Cost-effectiveness of suppressing hepatitis B virus DNA in immune tolerant patients to prevent hepatocellular carcinoma and cirrhosis


Dr K. R. Reddy, Gastroenterology Division, 3 Ravdin, University of Pennsylvania, 3400 Spruce Street, Philadelphia, PA 19104, USA.


Background  For patients with hepatitis B virus (HBV) infection in the immune tolerant phase, the current standard of care is to not offer treatment. However, the recent Risk Evaluation of the Viral Load Elevation and Associated Liver Disease/Cancer-In study results show a striking relationship between high HBV DNA levels and risk for hepatocellular carcinoma and cirrhosis.

Aim  In a cost effectiveness analysis, to assess whether immune tolerant patients with high HBV DNA levels should undergo treatment.

Methods  We created a lifetime Markov model to evaluate the cost-effectiveness of two strategies for immune tolerant hepatitis B: (i) HBV DNA suppression with lamivudine, (ii) no treatment. Patients cycled between the following health states: viral suppression, ongoing viremia, seroconversion, hepatocellular carcinoma, cirrhosis and death.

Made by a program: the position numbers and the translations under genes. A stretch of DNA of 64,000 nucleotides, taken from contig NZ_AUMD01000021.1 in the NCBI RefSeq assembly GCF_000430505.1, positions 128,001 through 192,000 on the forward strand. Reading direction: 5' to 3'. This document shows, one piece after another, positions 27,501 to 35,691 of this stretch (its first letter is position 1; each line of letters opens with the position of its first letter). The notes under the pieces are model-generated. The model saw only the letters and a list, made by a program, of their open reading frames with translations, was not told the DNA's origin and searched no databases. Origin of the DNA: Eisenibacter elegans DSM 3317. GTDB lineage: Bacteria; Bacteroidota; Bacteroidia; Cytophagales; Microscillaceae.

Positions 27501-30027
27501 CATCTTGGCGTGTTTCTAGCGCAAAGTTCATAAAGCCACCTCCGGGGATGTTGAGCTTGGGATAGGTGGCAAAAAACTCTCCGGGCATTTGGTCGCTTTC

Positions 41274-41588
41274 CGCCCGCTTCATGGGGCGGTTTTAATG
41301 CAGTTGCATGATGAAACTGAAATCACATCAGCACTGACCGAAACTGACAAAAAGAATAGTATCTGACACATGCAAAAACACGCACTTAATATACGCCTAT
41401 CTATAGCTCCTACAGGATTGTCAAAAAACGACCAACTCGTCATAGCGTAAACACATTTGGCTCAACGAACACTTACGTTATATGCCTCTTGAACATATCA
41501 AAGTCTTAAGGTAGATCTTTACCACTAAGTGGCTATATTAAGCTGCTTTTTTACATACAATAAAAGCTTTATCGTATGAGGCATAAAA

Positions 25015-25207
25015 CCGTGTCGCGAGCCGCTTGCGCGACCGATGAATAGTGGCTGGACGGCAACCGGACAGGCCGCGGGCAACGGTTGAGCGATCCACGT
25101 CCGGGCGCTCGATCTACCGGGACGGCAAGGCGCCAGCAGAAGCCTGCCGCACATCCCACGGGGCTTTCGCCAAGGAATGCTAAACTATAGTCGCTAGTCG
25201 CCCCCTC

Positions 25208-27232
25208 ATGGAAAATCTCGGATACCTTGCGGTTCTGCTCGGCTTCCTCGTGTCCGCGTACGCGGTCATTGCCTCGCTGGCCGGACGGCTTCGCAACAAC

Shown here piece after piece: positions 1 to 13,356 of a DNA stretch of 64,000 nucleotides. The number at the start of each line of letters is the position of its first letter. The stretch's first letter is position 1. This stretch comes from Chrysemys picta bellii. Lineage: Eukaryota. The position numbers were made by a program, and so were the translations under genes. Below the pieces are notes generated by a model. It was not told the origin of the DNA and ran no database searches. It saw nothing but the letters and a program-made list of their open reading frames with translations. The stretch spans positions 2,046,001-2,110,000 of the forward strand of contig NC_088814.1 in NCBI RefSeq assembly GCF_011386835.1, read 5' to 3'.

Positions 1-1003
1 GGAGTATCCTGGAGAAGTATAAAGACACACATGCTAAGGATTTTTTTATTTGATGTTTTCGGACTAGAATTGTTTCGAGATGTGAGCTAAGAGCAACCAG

Results  Compared with the no treatment strategy, lamivudine therapy was more expensive but more cost-effective with an additional cost of $5784 and $12 584 per quality adjusted life year gained in males and females, respectively. Treatment resulted in a gain in life expectancy and a decrease in lifetime risk of hepatocellular carcinoma and cirrhosis.

Conclusions  Suppressing HBV DNA to prevent hepatocellular carcinoma and cirrhosis in immune tolerant patients is very cost-effective, and treatment of these patients may be considered. Future prospective clinical trials will need to be undertaken to confirm our findings.